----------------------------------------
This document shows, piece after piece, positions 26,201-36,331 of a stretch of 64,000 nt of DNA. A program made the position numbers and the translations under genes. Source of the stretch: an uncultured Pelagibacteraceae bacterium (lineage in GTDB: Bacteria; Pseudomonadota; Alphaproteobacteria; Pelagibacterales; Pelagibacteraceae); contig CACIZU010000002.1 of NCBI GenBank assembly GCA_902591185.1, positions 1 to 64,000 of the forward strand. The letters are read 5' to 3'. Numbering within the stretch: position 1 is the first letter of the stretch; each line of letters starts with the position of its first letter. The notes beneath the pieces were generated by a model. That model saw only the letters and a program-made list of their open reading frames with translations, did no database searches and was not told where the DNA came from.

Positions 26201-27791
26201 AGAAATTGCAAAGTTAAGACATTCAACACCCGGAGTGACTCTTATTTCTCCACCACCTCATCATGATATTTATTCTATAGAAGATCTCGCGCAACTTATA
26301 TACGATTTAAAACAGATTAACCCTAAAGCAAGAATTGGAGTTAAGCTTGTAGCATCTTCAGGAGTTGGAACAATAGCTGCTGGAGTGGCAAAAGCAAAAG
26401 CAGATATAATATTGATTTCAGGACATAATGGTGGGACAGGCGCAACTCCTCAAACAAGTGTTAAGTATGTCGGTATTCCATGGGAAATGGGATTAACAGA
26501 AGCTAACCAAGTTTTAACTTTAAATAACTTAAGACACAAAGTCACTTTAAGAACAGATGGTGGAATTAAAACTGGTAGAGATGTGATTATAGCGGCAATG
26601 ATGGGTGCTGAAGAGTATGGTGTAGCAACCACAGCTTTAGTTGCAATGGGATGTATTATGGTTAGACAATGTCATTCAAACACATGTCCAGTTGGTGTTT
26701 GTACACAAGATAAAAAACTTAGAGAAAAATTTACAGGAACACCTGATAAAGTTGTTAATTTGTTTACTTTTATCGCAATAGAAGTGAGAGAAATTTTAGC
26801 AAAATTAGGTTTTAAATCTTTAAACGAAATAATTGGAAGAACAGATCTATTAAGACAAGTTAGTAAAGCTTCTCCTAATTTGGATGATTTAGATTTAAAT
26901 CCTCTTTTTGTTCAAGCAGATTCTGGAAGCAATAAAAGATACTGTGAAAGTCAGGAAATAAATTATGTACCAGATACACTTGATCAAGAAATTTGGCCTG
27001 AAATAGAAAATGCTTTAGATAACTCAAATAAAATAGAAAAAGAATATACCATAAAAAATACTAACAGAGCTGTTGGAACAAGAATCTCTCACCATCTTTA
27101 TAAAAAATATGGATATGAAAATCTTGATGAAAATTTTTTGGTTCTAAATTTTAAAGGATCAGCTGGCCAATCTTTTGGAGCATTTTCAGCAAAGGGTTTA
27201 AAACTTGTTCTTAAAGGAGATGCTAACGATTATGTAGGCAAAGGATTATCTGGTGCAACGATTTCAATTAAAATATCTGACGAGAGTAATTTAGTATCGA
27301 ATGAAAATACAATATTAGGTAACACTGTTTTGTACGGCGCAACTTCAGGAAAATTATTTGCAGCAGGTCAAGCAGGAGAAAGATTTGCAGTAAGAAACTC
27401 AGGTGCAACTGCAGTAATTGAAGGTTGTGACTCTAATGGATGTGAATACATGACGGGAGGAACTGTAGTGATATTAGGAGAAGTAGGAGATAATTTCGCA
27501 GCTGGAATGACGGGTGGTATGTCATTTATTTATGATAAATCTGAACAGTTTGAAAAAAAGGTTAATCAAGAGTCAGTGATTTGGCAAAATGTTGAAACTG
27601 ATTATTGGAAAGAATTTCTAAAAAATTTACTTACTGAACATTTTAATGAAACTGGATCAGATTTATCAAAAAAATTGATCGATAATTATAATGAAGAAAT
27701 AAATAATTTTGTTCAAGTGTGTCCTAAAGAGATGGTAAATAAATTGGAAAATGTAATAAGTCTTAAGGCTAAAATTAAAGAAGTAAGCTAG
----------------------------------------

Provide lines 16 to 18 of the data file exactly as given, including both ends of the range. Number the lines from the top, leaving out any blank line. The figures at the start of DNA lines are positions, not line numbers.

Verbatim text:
27501 GCTGGAATGACGGGTGGTATGTCATTTATTTATGATAAATCTGAACAGTTTGAAAAAAAGGTTAATCAAGAGTCAGTGATTTGGCAAAATGTTGAAACTG
27601 ATTATTGGAAAGAATTTCTAAAAAATTTACTTACTGAACATTTTAATGAAACTGGATCAGATTTATCAAAAAAATTGATCGATAATTATAATGAAGAAAT
27701 AAATAATTTTGTTCAAGTGTGTCCTAAAGAGATGGTAAATAAATTGGAAAATGTAATAAGTCTTAAGGCTAAAATTAAAGAAGTAAGCTAG